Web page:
Teeth and particularly narwhal tusks are getting some unusual press recently when one of them was the weapon of choice to fend off the London Bridge attacker, which was a good choice according to Harvard dental researcher Dr. Martin Nweeia. Turns out that narwhal tusks have some pretty amazing physical features. They exhibit both extreme strength and flexibility at the same time. The narwhal is known as the unicorn of the sea, a pale-colored, medium-sized whale found in Arctic coastal waters and rivers. In males, the more prominent tooth grows into a sword like, spiral tusk up to 8.8 feet long.
Changes in the shape of teeth over time can tell us about climate change. Adaptations in horse teeth 55 million years ago from North America were observed and caused by changes in climate, favoring different food sources. The horses changed their diets from fruit to more favorable grasses and their teeth changed in response. For this same reason, the teeth of elephants adapting in different environments of Asia and Africa have different tooth forms. Both eat plants but Asian elephants, with more ridges on their teeth, eat larger amounts of grasses while African elephants, with wider spread ridges, eat more leaves.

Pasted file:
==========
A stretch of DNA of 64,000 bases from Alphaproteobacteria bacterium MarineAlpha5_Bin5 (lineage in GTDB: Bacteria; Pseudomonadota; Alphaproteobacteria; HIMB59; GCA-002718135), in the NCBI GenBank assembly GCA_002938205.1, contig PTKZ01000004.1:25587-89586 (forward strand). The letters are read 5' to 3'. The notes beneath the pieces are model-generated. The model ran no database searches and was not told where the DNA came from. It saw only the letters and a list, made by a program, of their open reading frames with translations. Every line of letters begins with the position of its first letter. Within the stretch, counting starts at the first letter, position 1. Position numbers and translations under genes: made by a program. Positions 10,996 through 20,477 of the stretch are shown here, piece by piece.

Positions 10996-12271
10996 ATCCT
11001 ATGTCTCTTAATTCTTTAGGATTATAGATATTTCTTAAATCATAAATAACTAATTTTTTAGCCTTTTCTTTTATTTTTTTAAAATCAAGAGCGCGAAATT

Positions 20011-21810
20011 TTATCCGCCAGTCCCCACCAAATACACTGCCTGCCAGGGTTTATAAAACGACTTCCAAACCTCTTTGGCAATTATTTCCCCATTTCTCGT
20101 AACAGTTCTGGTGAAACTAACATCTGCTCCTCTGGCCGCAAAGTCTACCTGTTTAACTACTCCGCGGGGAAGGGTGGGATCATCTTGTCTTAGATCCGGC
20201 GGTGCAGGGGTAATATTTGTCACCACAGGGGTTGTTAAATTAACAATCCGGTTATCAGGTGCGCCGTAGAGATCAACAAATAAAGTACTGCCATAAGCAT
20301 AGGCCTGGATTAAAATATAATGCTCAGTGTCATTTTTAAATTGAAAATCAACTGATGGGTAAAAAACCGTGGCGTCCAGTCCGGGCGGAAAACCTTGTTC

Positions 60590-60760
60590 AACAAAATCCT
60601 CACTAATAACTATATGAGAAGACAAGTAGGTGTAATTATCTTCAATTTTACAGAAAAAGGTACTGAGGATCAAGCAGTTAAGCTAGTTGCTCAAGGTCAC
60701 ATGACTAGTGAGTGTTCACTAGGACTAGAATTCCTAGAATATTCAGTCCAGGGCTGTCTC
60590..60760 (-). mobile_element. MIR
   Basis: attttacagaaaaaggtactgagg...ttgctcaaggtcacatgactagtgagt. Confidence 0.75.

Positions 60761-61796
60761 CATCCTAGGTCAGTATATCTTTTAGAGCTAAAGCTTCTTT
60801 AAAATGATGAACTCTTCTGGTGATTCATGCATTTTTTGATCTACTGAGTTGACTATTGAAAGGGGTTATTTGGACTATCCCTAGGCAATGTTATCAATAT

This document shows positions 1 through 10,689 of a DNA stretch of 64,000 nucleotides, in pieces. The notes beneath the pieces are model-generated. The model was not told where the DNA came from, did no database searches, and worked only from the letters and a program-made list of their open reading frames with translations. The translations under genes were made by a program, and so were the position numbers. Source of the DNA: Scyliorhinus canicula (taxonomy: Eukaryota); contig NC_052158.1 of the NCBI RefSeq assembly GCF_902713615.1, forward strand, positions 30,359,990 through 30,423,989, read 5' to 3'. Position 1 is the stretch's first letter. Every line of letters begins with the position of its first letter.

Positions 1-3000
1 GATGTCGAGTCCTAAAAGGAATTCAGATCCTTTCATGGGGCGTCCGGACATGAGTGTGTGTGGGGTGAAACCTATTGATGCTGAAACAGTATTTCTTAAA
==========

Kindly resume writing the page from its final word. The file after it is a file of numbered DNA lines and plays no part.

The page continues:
Teeth have been used to link land mass theories like the Bering Land Strait Theory, hypothesizing that North America and Asia were once one land mass. The teeth shape and form of people on both sides of the Bering Land Bridge shared a common “mongoloid dentition” with unique features. And so, can the narwhal tusk tell us something about a changing Arctic? Scientists have discovered that the narwhal tusk is a giant sensory organ that is able to continually monitor its environment and has the ability to detect ice formation, and melt, both capabilities helpful for surviving in a changing Arctic.
–Earth Wise acknowledges script contribution from Dr. Martin Nweeia of Harvard University.
Photo, posted April 3, 2019, courtesy of James St. John via Flickr.